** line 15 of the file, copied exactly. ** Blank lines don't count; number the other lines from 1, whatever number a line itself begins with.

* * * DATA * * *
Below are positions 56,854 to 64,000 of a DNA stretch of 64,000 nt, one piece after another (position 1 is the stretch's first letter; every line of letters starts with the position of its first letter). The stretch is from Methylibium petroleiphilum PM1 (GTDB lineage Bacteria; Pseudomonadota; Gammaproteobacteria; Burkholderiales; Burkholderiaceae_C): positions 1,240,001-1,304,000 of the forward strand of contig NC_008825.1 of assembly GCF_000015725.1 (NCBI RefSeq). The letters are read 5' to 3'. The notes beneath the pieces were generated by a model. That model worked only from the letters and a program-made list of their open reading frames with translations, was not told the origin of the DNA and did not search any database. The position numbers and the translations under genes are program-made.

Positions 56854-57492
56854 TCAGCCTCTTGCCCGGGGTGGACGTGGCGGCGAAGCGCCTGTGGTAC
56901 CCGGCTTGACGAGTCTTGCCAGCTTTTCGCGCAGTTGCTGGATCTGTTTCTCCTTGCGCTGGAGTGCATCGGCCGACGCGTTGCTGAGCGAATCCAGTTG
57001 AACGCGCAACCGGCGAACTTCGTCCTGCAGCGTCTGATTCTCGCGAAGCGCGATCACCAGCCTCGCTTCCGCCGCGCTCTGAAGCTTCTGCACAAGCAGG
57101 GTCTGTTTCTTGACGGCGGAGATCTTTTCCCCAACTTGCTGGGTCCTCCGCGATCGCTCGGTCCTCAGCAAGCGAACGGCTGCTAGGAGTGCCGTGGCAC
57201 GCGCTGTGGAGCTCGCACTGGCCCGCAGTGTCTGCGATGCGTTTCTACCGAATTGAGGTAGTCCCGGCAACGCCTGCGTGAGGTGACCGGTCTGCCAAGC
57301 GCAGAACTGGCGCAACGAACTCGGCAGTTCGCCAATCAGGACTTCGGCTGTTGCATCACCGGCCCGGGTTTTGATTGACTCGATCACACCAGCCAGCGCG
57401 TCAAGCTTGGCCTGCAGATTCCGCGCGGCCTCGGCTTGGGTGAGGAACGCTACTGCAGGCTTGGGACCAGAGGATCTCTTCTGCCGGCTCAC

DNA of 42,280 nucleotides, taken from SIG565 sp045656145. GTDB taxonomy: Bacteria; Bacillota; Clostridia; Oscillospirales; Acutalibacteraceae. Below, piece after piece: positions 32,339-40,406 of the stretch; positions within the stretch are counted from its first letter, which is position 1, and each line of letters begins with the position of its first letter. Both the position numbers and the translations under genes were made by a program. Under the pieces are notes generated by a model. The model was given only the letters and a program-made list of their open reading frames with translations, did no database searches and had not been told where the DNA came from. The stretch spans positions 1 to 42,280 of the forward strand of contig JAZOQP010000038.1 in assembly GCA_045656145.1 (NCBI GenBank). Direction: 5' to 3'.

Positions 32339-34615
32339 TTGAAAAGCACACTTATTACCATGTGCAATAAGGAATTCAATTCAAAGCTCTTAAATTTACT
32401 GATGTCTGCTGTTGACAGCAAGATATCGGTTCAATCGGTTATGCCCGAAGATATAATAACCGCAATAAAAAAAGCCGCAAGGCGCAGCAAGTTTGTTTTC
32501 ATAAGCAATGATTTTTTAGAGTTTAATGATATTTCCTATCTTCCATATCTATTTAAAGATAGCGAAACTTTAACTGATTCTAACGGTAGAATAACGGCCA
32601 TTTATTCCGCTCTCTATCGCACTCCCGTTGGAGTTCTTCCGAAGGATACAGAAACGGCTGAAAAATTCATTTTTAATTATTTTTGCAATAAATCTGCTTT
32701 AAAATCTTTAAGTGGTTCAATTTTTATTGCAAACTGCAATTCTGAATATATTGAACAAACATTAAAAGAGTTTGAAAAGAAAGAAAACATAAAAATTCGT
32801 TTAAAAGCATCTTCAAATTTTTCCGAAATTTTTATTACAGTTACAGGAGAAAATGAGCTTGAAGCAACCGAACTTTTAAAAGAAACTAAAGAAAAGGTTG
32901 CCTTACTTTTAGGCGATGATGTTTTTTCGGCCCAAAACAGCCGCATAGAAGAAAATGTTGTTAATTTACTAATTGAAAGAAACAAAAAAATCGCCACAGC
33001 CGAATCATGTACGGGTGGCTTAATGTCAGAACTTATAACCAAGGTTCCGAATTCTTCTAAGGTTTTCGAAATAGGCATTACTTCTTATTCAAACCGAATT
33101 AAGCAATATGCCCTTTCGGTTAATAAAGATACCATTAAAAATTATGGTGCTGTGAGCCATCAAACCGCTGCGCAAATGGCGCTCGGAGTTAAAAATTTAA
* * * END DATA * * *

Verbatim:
32601 TTTATTCCGCTCTCTATCGCACTCCCGTTGGAGTTCTTCCGAAGGATACAGAAACGGCTGAAAAATTCATTTTTAATTATTTTTGCAATAAATCTGCTTT